3) A letter of recommendation from the organization / entity they are affiliated with.
The deadlineto receive applications is: 17 January 2014. Please note that only short-listed applicants will be contacted and interviewed during the first quarter of 2014. Once the selection is finalized, the name of the candidate selected will be posted on our website.
February 18th – 19th 2014 – Calgary, Alberta, CANADA
Call for Workshop Proposals – Deadline November 22nd, 2013
The “Integrating Traditional Indigenous Culture and Practices into Health Care Conference” is designed to facilitate the transmission of knowledge between indigenous peoples. We extend a heartfelt invitation to our indigenous partners to share knowledge that will contribute to the well-being of our Indigenous Peoples. We are also aware that many non-indigenous persons have made significant, meaningful contributions in health care delivery and we also invite these presenters to submit their proposals, provided that explicit permission of the indigenous group/organization that one is representing has been obtained.
Ultimately, each presenter is responsible for their own presentation. Please come to our conference with respect for each other. Indigenous Gatherings is promoting workshops that embrace Indigenous Knowledge. Presenters are encouraged to provide strategies that are practical and immediately applicable. All workshops will be 1–1.5 hour long including time for questions and discussions.
All presenters and co-presenters must pay registration fee. Complete and submit a separate registration form for each presenter/co-presenter.
Handouts: Power point presentations, handouts, must be pre-sent via email to firstname.lastname@example.org to be included in the Conference Binder. You will be notified on the number copies of materials for participants. Copy services will NOT be available at the site.
The Healthy Aboriginal Network is excited to release a new resource today. And for those of you that were on vacation this summer, or just weren’t able to check out our other near-release resources, two re-releases:
United Nations Convention on the Rights of the Child (UNCRC) poster series
We were tremendously lucky to receive funding this spring to create a UNCRC poster series, with an Aboriginal youth focus. There are 42 posters in all – one for each Right. Please check out www.thehealthyaboriginal.net/UNCRC to see a preview. We are selling the posters in sets of 42 (no individual poster sales) for around $228, which includes shipping and taxes. If you are interested in buying a set please send an email to email@example.com with your address and we will send you an invoice. If you are having trouble seeing the new pages, refresh your browser (that swirly icon to the far right of the website you’re visiting).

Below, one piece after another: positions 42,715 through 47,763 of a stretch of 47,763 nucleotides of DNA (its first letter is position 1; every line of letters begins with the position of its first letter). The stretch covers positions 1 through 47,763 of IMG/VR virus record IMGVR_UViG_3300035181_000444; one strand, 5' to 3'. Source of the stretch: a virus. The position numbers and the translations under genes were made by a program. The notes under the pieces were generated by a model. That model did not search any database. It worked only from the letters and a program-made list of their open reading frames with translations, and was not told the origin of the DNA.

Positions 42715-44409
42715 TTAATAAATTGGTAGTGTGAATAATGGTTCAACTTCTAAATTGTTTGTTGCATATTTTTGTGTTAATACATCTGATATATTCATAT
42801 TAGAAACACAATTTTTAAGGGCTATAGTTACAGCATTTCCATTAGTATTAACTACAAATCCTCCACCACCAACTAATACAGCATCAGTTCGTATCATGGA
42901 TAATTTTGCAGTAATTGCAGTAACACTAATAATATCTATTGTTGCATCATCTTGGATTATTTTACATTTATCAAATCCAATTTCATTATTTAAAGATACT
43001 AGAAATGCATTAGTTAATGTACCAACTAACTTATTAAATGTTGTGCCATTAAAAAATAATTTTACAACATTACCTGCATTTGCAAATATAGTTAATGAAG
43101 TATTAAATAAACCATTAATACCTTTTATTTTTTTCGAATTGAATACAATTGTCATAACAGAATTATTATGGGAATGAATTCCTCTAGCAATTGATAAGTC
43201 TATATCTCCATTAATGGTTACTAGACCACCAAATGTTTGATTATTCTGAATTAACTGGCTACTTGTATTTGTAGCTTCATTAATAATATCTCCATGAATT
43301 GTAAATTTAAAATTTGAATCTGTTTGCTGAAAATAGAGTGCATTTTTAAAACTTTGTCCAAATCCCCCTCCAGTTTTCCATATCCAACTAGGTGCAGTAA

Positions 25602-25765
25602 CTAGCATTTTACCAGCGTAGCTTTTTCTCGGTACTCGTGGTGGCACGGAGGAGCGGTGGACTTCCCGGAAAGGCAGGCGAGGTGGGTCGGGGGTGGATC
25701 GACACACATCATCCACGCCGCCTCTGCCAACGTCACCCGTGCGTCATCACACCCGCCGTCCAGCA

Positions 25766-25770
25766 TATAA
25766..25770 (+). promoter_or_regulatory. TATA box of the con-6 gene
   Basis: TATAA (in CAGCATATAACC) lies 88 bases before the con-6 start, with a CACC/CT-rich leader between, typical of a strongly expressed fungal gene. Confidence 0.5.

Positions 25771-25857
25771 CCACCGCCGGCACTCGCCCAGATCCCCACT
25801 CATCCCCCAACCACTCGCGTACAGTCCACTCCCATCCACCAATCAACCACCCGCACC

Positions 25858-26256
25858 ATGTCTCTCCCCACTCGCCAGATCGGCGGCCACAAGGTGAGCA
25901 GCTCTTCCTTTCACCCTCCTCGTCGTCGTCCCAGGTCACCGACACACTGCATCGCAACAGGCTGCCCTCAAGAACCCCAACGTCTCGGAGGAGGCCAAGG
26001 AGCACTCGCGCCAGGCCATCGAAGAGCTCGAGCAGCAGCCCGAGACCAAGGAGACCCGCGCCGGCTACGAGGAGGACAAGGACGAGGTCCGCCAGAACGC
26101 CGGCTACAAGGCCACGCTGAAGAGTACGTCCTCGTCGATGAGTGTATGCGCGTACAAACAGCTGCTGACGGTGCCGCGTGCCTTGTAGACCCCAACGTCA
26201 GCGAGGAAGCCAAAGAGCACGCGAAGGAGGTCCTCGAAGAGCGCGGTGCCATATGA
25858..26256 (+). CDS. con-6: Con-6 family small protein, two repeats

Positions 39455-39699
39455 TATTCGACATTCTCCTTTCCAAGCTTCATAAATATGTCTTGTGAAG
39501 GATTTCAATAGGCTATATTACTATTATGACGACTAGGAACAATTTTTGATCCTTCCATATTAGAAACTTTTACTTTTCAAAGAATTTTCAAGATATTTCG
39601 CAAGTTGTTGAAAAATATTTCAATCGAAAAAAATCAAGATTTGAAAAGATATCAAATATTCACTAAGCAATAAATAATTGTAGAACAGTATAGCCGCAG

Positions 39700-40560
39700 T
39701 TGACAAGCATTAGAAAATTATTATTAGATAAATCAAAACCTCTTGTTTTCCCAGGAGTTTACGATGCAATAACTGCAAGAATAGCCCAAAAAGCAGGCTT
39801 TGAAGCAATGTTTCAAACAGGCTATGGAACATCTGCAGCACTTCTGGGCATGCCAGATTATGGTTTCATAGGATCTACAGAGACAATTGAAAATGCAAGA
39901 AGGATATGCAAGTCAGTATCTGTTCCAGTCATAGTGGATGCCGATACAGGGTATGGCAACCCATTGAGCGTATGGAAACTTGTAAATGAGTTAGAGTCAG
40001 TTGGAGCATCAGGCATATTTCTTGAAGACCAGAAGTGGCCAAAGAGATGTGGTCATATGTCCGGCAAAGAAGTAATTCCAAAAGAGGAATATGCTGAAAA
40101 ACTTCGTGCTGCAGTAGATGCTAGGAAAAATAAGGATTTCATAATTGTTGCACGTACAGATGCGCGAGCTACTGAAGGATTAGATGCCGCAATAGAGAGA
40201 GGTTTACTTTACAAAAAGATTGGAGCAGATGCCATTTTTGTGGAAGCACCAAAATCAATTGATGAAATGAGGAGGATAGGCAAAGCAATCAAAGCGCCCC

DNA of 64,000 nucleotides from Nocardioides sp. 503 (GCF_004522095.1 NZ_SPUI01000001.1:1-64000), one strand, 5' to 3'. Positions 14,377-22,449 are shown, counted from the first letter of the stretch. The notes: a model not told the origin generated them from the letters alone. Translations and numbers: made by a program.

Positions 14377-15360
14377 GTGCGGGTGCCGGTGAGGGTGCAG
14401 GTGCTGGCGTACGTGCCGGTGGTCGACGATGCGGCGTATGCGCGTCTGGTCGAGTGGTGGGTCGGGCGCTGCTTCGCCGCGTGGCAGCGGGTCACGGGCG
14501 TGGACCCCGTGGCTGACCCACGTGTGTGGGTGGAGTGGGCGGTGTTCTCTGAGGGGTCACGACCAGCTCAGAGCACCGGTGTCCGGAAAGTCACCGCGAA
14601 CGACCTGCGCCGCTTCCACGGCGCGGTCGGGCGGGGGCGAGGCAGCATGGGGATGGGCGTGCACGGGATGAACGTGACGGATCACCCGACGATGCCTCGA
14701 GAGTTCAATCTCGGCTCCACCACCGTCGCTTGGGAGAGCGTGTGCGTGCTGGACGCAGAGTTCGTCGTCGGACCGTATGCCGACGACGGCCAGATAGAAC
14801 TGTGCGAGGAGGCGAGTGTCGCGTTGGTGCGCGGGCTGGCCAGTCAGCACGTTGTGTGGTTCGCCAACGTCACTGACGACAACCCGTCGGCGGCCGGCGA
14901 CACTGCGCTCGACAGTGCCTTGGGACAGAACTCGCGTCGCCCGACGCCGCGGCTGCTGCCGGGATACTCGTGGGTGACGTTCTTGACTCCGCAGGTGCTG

Financial literacy comic book
We all think we know what happens to our money – how much we make and where we spend it. And if we’re asked whether impulse buys and payday loans are a good idea, we all likely know that the answer is ‘no’. But making the right decision at the right time can be hard to do. In The Game Plan, check out how money all finally makes sense to Jake once he relates it to his lacrosse aspirations. There is a preview and pricing at www.thehealthyaboriginal.net and the book can be ordered by sending an email with your address to firstname.lastname@example.org.
Residential school comic book and augmented reality rear cover
With so much attention on the Reconciliation Canada event in Vancouver this September, we thought it prudent to remind people that we released a residential school book this spring. The story is similar to testimony heard at the Truth and Reconciliation events, so it can be a tough story to read. But if you’re looking to educate youth on what happened to us as Native people, you’ll have a hard time finding a better resource. There is a preview and pricing at www.thehealthyaboriginal.net. Please send an email to email@example.com with your address if you’d like to order.
There is also a bonus on the rear outside cover. To see it, download the free Layar App from the store on your Android or iPhone. Open the App and point the camera at our cover (also available here – www.thehealthyaboriginal.net/augmented/images/IRS_ad.pdf) to trigger a survivor’s story. You won’t be disappointed.
We hope you continue to find us relevant to youth’s needs,